Without a weaker dollar, the United States would have no hope of meeting President Barack Obama's goal to double exports in five years, Li said.

Dollar depreciation will also serve longer-term interests by generating inflation and easing the debt burden that the financial crisis dumped on the U.S. government.

"If the global financial crisis was about nationalising private debt, then in the post-crisis period the urgent need of the United States is to internationalise its national debt," he said.

Marc Faber sees interest rates going up within three months


One of the wisest and most trusted investment advisors in the world, Dr Marc Faber says that interest rates will be going up within three months after the bond market passes ‘an important inflection point’.

This is exactly the opposite of what the US Federal Reserve is promising, and is bound to turn global financial markets upside down. Higher interest rates will strengthen the dollar rather than weaken it, while the value of bond holdings all over the globe will be decimated.

Stock market impact

Stocks look to be a winner until you consider the impact of higher interest rates on an already weakened global economy, particularly the US, Japan and Europe. For one thing real estate prices will fall sharply and bank balance sheets will be once again seriously impaired. Stock markets will therefore come down. Rising interest rates are not good news for equities.

A rise in the cost of money is the last thing that the US central bank wants to achieve right now. However, interest rates can only be artificially held at record lows for so long. Eventually the weight of new money entering the system becomes too much for it to bear any longer and there is a tipping point for bonds.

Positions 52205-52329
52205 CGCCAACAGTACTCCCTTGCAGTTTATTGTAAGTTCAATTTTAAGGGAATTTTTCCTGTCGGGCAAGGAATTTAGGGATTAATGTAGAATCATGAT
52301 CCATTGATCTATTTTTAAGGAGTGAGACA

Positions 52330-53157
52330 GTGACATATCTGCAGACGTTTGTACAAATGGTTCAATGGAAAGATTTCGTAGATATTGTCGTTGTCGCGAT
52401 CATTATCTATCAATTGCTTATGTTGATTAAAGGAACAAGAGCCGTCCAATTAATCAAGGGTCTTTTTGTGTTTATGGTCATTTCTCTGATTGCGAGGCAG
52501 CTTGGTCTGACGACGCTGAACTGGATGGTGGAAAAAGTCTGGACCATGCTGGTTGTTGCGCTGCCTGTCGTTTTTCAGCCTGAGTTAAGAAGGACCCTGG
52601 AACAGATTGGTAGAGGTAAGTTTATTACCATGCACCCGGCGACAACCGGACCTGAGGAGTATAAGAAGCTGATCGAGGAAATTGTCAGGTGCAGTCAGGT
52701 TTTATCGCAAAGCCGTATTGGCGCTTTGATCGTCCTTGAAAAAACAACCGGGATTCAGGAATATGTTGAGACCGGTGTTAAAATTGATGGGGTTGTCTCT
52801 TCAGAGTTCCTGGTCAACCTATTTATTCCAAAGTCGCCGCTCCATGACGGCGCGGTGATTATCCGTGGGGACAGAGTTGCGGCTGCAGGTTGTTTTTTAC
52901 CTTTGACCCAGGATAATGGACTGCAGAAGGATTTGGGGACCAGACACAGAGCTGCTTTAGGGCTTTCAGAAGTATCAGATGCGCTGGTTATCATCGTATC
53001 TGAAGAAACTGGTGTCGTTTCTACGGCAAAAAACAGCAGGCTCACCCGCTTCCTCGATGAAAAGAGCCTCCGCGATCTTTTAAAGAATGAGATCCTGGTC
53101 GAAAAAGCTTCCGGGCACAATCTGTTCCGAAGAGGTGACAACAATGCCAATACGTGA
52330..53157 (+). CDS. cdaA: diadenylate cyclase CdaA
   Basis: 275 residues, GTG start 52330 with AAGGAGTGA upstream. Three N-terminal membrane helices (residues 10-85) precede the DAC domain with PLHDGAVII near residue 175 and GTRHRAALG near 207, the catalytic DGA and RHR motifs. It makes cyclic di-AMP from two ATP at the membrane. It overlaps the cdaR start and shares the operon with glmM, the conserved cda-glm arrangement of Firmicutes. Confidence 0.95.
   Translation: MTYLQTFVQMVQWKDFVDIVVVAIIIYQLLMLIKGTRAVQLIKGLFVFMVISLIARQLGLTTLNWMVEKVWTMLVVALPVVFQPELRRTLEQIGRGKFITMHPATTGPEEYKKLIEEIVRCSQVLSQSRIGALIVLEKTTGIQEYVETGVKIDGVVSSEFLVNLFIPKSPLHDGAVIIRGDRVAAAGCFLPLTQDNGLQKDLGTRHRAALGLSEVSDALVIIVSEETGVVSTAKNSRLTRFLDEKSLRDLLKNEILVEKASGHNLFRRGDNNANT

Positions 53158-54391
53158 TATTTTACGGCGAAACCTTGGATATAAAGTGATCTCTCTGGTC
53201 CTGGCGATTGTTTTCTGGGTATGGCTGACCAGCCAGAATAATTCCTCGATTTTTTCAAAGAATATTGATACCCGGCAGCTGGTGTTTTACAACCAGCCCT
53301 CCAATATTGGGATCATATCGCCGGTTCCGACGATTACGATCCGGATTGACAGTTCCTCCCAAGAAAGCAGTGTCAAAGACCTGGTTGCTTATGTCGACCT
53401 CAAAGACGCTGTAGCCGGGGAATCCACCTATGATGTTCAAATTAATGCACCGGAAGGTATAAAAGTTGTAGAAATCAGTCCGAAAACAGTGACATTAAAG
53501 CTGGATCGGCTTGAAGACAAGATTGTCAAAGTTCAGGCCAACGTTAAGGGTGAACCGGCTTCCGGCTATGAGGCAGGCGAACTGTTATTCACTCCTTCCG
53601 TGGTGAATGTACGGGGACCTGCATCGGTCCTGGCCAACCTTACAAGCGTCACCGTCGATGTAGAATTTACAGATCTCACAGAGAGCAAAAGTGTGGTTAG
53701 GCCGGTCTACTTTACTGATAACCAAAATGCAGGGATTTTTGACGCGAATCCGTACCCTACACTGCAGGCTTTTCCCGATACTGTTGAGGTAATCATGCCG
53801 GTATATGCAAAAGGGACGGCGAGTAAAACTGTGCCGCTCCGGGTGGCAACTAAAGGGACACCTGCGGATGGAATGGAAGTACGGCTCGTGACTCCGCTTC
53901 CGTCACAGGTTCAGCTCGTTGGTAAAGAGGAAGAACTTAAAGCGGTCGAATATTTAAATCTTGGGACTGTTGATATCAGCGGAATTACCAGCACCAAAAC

Professor Niall Ferguson, the celebrity historian is another leading financial pundit to take this view, and it is no surprise that Dr Marc Faber is also an ardent student of history. For this bond market reaction is nothing new. It has happened many, many times before.

Basically money creation will always eventually overwhelm the very instrument used to create it. The pattern that follows is first a very sharp deflation of real asset prices and then later a hyperinflation of asset prices which in extreme scenarios – like Weimar Germany – requires the issuing of a new currency.

Faber’s usually right

Dr Marc Faber’s track record for calling such major market moves has been outstanding in the decade that he has been known to ArabianMoney. Sometimes he is like the boy in the parable of the emperor with no clothes, and what he says should be blinding obvious but nobody will admit it.

Today the bond market is an obvious bubble. Interest rates are perilously low and this completely distorts the investment world leaving savers with little income. But this sort of financial conjuring trick only works for so long and the saucerer’s plates eventually all come tumbling down.

Then savers get their interest again. Real estate, stocks and bonds take a big hit from higher interest rates. The dollar at first will surge in value, probably depressing precious metal prices too in the process, although they are increasingly just another currency, albeit one that pays no interest.

Fed response

But the Fed response to this crisis will be to learn nothing and print even more money, and that will finally result in runaway inflation. Only then will you want to be invested in stocks to rise with this tide.

This looks like being a very tough phase to be invested in any major asset class so the main advice seems to be to stay liquid, ironically being long the dollar seems the best defense against Fed action specifically designed to weaken the greenback.

But you would want to convert that cash back into real assets like gold, silver, houses and stocks before the great inflation. In any case that is ArabianMoney’s interpretation of how rising interest rates will play out, assuming that Marc Faber is right again.

However, for the record Dr Marc Faber has stock markets correcting in October/November in his latest newsletter and does not see stocks as a good investment now as suggested in an inaccurate Bloomberg report yesterday.